Aarhus University Seal / Aarhus Universitets segl

Lars-Erik Holm

Homozygosity for a single base-pair mutation in the oocyte-specific GDF9 gene results in sterility in Thoka sheep

Research output: Contribution to journal/Conference contribution in journal/Contribution to newspaperJournal articleResearchpeer-review

  • Linda Nicel, Human Reproductive Sciences Unit, Medical Research Council, Edinburgh, United Kingdom
  • Stephen Bishop, The Roslin Institute and R(D)SVS, University of Edinburgh, Roslin Biocentre, United Kingdom
  • Richardo Pong-Wong, The Roslin Institute and R(D)SVS, University of Edinburgh, Roslin Biocentre, United Kingdom
  • Christian Bendixen, Denmark
  • Lars-Erik Holm
  • Stewart Rind, The Macaulay Institute, Aberdeen, United Kingdom
  • Alan McNeilly, QMRI, MRC HRSU, Edinburgh, Denmark
  • Molekylær Genetik og Systembiologi
  • Department of Genetics and Biotechnology
The control of fecundity is critical in determining mammalian offspring survival. It is regulated principally by the ovulation rate, so that primates and large farm species commonly have single offspring. Previously, several mutations have been identified in sheep which increase the naturally low ovulation rate, although in some cases homozygous ewes are infertile. In the present study we present a detailed characterisation of a novel mutation in growth differentiation factor 9 (GDF9), found in Icelandic Thoka sheep. This mutation is a single base change (A1279C) resulting in a non-conservative amino acid change (S109R) in the C-terminus of the mature GDF9 protein, which is normally expressed in oocytes at all stages of development. Genotyping all animals for which reproductive records were available confirmed this mutation to be associated with increased fecundity in heterozygous ewes and infertility in homozygotes. Analysis of homozygote ovarian morphology and a number of genes normally activated in growing follicles showed that GDF9 was not involved in oocyte activation, but in subsequent development of the follicle. This study highlights the importance of oocyte factors in regulating fertility and provides new information for structural analysis and investigation of the potentially important sites of dimerization or translational modifications required to produce biologically active GDF9. It also provides the basis for the utilisation of these animals to enhance sheep production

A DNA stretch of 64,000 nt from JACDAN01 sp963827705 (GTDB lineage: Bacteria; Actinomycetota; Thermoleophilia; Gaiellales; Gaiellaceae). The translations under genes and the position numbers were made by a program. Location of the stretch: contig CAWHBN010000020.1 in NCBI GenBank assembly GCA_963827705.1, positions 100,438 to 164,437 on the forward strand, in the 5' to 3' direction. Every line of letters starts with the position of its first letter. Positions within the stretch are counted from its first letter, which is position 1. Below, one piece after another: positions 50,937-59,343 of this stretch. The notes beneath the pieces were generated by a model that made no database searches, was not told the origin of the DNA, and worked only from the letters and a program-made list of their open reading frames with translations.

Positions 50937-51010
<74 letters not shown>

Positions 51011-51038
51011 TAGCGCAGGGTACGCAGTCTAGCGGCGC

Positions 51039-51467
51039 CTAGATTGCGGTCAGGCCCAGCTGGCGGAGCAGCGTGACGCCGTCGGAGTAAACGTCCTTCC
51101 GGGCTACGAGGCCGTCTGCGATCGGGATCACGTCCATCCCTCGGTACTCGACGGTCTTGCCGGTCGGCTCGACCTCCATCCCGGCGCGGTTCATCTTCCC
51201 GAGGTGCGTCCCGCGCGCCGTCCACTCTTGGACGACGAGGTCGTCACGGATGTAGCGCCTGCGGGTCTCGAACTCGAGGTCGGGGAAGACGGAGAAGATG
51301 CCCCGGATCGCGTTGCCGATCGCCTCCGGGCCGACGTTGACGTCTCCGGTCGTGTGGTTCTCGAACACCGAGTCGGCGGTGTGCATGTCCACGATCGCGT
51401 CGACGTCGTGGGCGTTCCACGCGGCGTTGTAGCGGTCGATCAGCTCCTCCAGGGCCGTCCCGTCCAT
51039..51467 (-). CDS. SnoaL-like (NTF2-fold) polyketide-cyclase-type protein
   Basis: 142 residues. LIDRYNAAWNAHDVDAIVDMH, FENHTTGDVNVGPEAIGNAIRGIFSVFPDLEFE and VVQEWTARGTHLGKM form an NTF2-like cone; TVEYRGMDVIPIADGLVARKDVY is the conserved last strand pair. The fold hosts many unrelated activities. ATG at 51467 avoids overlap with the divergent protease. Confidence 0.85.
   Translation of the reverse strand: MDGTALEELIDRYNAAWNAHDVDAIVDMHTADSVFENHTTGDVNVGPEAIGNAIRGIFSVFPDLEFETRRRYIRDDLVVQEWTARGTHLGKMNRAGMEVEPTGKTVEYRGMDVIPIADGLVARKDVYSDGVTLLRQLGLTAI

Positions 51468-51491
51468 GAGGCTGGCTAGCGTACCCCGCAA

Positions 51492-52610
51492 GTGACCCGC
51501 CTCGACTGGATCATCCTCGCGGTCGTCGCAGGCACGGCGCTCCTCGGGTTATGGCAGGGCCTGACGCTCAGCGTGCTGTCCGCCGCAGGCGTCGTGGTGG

Original languageEnglish
Pages (from-to)921-933
Number of pages13
Publication statusPublished - 2009

See relations at Aarhus University Citationformats

ID: 2811594